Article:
Undergrads Take the Stage for SFCM's Winter Term Operas
The premiere of Jodi Goble's 'Meow and Forever' and a production of Purcell's 'Dido and Aeneas' gave undergrads in the Opera and Musical Theatre department a chance to shine.
With the return of its undergraduate opera class to the school's Winter Term, SFCM is "at the forefront putting undergrads front and center," voice faculty Rhoslyn Jones explains. While younger students "have a lot of opportunities here, to have a named role for an undergraduate, that is something really special."
This year, Jones put on a double bill featuring a somewhat unorthodox pairing: Henry Purcell's Dido and Aeneas. and the premiere of composer Jodi Goble (and librettist Basil Considine)'s contemporary queer love story Meow and Forever. (Voice and Opera Studies Chair Catherine Cook inaugurated the project with Jones last year.)
For sophomore Aaliyah Capilli, cast in Dido and Aeneas, it was her first time playing a named role, and in a production with a special resonance for her. "When I was in high school, I remember our music teacher would talk about opera and the first opera she told us about was Dido and Aeneas. It's such a full circle: I remember my music teacher talking about this, and now I get to sing in it."
Capilli said the most challenging part of the winter term project was the time frame: Full staging and production in two weeks, but singing along with the prominently-featured harpsichord in Dido—her first time doing so—was also tricky. "I feel like it turned out well and now I really love the harpsichord," she says.
"My second year here, they added the undergrad opera workshop. So for me as a sophomore and definitely the freshman, we're all very happy we get to be a part of something, because as a young singer the way to learn is to do it."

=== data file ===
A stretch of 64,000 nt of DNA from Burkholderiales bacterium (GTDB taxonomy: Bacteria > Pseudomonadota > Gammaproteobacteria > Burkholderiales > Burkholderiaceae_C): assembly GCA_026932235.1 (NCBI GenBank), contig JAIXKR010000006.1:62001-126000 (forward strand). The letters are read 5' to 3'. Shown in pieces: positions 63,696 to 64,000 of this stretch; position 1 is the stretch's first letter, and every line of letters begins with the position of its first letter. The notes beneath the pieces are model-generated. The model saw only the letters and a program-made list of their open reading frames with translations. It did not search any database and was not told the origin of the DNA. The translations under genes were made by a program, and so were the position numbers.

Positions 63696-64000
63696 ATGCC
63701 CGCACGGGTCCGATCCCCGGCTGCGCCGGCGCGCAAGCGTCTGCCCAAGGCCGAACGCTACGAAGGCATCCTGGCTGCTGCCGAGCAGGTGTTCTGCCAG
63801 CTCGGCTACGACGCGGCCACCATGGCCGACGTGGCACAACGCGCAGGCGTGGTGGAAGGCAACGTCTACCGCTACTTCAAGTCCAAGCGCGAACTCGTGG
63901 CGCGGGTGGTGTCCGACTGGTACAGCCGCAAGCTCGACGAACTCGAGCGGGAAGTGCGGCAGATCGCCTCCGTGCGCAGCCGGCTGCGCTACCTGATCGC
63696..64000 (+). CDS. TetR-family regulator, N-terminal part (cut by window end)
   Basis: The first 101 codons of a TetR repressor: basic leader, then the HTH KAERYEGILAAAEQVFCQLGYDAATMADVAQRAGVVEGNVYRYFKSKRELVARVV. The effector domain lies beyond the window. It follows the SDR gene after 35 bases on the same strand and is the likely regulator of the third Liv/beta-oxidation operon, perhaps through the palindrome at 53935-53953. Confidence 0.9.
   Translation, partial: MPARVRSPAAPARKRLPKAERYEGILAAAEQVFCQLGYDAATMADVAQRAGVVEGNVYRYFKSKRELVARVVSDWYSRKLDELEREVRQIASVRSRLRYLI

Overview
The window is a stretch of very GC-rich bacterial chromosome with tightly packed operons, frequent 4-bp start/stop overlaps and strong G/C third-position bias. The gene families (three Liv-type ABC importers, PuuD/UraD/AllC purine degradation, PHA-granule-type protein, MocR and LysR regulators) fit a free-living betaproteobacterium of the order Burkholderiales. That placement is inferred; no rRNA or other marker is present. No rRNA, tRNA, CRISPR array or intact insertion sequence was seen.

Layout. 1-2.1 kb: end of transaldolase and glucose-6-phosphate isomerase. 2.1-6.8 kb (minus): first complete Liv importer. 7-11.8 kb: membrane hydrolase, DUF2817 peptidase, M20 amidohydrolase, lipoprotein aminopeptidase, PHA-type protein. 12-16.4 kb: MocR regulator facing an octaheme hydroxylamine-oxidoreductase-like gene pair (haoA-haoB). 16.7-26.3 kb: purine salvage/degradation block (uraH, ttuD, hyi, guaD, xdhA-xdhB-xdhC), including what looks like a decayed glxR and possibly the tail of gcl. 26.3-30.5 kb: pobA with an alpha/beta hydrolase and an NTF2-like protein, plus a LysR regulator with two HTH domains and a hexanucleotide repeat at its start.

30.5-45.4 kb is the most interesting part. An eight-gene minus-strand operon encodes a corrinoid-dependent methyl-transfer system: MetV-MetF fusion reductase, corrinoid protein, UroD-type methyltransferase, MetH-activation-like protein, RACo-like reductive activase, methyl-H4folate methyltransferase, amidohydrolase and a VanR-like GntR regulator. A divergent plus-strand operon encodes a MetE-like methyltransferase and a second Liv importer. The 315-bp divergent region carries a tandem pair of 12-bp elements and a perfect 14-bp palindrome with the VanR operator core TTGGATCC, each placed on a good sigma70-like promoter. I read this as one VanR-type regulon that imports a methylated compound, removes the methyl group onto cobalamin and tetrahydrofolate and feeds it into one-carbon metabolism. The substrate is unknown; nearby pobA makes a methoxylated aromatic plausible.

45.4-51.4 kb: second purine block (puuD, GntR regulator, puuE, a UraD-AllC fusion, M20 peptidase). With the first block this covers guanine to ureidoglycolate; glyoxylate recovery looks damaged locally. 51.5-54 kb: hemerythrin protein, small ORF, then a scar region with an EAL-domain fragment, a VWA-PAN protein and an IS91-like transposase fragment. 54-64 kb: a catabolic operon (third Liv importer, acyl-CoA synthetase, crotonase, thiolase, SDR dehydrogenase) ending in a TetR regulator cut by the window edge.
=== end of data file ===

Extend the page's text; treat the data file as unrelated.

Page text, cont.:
Meanwhile, Goble explains that Meow had its genesis during the pandemic with virtual training workshops for composers and librettists, in which each had 24 hours to complete their half of a finished work: Librettists would generate the text and hand it off to a composer to finish it. "Basil and I were paired together, and the prompt was a woman is writing a letter to her mother, but it was for three characters," Goble says. "Basil said to me, 'I think the other two characters should be cats.' And I fought him so hard on it … I had to get over the ego of being the person who was going to be known for writing a trio with cats."
Jones was a fan of Goble since before their collaboration, having "stalked her in a non-creepy way" during the early pandemic lockdowns, she laughs. "Jodi's writing is very lyrical and has a lot of dramatic moments that remind me of the bigger opera style," Jones continued, "but the way she's written it is so accessible for young singers. It's a story about humans, and more than that, it's a story about young people. The music being really passionate and big underscores the way that even a small event in your life when you're that age can feel really emotional."
Goble jokes that she wanted Meow to be "funny, and not just 'opera funny,'" which she defines as "anything where people aren't actively dying." With a queer female-identifying lead role, Meow, Jones adds, is "a love story that isn't based in trauma at all, which I think is important. Opera has a strong tradition of comedy and a lot of modern opera sort of has veered away from that. We're telling what we perceive to be important and dramatic and tragic stories: I can think of a lot of modern operas that fall into that category, but comedy is important. It's a different way of looking at the world and potentially traumatic events."
And Meow, Goble adds, falls into a rich tradition of cat-based opera. "Rossini wrote a cat duet, which is not attached to an opera, just a standalone piece. And it happened again when Ravel wrote L'enfant et les sortilèges, there's a cat duet toward the end of that. So this is just the next generation of cat duets and they sing about things that you would imagine cats would sing about, like not having a cardboard box and not being happy with their food."
"Last year, the winter term was the highlight of my teaching career," Jones says. "It's so heartwarming to see this group of students work together so passionately and earnestly. It's the first time in the year that some of the freshmen and sophomores are really in the same room with their peers, and they really all hang out together. They're in a chat group together. They're fully invested and feel a sense of ownership over their work and their artistry. And that for me as an educator is just really rewarding."
Learn more about studying Opera and Musical Theatre at SFCM.